I have a few large OTU tables of bacterial and viral datasets. The samples are across different sites and times.

I would like to visualise the community 'diversity' across the times for which I have data. For example it would be interesting to see if community diversity peaks in the summer months and falls in the winter months- in a repeating pattern. 

I have not come across much advice or literature which looks at looking at diversity for large OTU datasets. Considering the OTUs are essentially arbitrary and that there are thousands of them, what is the best way to calculate and visualise the each samples diversity?

With the vegan package on R it is quite easy to calculate the Shannon/Simpsons diversity index for an OTU table. Can you simply use this on a 'raw' table of OTUs?

  • $\begingroup$ There are no best way I think. Those indices are different definitions of diversity. I don't think there has been much argument of whether one is of greater of interest for, say conservation purposes or whatever. I think you'll just have to pick one you like! The fact that OTU is a rather arbitrary grouping concept won't change much to the discussion. Note that there are many other indices of diversity (have a look at this answer for a list of measures of diversity) $\endgroup$
    – Remi.b
    Jul 25, 2017 at 21:35
  • $\begingroup$ I don't know much though on this topic and it might be worth having a look at the book Measuring Biological Diversity from Magurran $\endgroup$
    – Remi.b
    Jul 25, 2017 at 21:38

2 Answers 2


I mostly concur with @Nathan's answer, and in particular with the references he provided.

As Shannon & Simpson indices can be hard to interpret and can be non-intuitive, I prefer using Hill diversities as suggested by Nathan (the Jost 2006 and 2007 refs are great to read up on this). The main argument is that Hill diversities give effective number of species that are comparable between samples and follow the duplication principle.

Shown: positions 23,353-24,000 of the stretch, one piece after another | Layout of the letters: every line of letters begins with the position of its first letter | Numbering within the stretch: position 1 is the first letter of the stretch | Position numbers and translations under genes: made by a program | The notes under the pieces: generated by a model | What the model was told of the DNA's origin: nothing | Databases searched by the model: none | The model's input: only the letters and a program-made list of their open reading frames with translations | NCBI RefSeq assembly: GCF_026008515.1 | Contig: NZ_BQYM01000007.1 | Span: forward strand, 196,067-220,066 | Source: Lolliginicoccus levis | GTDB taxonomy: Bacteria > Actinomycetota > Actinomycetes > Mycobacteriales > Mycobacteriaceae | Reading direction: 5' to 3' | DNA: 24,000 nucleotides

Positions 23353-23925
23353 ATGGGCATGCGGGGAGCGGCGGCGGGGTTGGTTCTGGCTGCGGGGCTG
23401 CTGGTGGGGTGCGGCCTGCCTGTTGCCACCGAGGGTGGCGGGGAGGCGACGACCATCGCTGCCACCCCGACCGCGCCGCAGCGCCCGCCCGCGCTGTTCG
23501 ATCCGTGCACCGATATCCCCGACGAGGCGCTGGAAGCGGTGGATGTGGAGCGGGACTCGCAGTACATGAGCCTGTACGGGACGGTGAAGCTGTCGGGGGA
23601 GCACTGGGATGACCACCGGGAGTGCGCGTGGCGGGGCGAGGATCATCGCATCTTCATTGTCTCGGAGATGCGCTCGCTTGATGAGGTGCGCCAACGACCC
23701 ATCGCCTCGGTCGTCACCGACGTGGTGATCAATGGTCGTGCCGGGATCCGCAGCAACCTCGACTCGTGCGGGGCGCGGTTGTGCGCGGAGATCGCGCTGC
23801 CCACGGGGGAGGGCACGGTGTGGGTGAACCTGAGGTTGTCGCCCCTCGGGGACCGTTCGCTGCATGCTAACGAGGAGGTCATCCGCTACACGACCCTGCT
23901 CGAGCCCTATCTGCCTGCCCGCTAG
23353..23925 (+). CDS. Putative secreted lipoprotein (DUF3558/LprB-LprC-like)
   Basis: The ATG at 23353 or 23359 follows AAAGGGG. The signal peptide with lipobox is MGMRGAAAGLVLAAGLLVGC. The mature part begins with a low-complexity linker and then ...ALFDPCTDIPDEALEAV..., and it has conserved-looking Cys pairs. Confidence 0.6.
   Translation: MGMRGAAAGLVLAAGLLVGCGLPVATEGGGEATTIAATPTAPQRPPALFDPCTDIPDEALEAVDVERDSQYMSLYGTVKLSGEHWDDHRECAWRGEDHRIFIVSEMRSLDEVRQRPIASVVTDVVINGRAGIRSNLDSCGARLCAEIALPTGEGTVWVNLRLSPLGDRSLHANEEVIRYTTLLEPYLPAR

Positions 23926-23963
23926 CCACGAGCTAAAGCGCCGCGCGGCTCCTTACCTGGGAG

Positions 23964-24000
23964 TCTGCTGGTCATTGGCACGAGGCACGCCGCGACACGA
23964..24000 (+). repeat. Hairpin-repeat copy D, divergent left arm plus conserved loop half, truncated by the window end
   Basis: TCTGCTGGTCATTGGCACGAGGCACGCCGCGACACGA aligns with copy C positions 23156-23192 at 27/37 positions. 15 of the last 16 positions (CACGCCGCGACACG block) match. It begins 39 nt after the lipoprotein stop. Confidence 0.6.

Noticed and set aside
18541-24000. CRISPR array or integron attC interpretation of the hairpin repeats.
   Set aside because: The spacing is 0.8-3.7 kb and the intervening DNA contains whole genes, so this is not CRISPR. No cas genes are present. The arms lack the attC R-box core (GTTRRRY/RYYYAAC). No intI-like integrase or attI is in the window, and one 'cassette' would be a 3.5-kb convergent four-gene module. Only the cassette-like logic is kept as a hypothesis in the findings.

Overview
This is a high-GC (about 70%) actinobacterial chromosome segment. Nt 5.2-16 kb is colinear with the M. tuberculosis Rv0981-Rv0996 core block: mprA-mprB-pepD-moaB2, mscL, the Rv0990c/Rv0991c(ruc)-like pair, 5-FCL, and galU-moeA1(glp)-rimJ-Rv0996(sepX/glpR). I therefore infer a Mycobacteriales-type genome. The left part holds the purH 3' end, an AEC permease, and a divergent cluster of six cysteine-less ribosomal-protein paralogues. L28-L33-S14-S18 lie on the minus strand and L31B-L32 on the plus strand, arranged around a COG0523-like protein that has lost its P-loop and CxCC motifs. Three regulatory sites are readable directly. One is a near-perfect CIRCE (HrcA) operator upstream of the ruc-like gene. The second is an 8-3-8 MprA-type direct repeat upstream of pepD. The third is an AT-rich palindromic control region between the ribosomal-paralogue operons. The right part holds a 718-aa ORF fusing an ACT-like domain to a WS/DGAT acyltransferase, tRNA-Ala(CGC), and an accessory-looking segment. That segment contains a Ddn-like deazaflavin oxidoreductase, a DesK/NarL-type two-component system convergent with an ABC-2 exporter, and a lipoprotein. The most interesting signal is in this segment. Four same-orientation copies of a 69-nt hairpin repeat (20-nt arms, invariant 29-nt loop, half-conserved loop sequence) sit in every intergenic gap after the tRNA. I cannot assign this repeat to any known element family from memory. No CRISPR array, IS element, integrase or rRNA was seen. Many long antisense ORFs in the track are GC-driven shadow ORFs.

Hill diversities rely on a unified formula (see this wikipedia article) with one parameter, q. Increasing values for q correspond to increasing weighting of taxa abundances in the diversity calculation:

  • D with q=0 does not account for taxon abundance, so is just the number of taxa, or richness
  • D with q=1 is not defined, but asymptotically approximated by e^H where H is the Shannon entropy. D_q1 is the effective number of species with abundance weights.
  • D with q=2 corresponds to the Inverse Simpson index (1/D_Simpson). D_q2 weighs more abundant taxa even more strongly.

One can choose any value for q (with q=1 with the limit e^H), and comparing diversity estimates for varying q can give you an idea of sample evenness. Setting q=∞ gives the Berger-Parker index (the fraction of individuals in the sample belonging to the most abundant species).

Importantly, for alpha div analyses on (16S/18S-based) OTUs, I would always generate rarefaction curves first, and then generate diversity estimates at a common, rarefied number of reads per sample.

You can do most of this using the R package vegan. The phyloseq package provides various alpha div estimates in one command, but no Hill diversities. I've written a few simple functions to perform rarefaction and calculate (rarefied or non-rarefied) Hill diversities from an OTU count table matrix:




The vegan package is suitable for your needs, but you may find you need to use others or code your own functions.

Due to sequencing biases, you shouldn't trust the 'raw' counts of your OTUs (unless you have a good reason to do so—I'm not sure how your OTUs were obtained). Rather, you may consider relativizing your site-by-species matrix. You can do so using the decostand() function.

Then, you can use the diversity() functions to analyze diversity; but you may also consider looking into other approaches to assess local diversity, such as rarefaction and sampling-based approaches, species equivalents and Hill numbers (Hill 1973, Gotelli and Colwell 2001, Jost 2006, 2007). The books by Magurran and McGill (2011) and Legendre and Legendre (2012) are extremely helpful.


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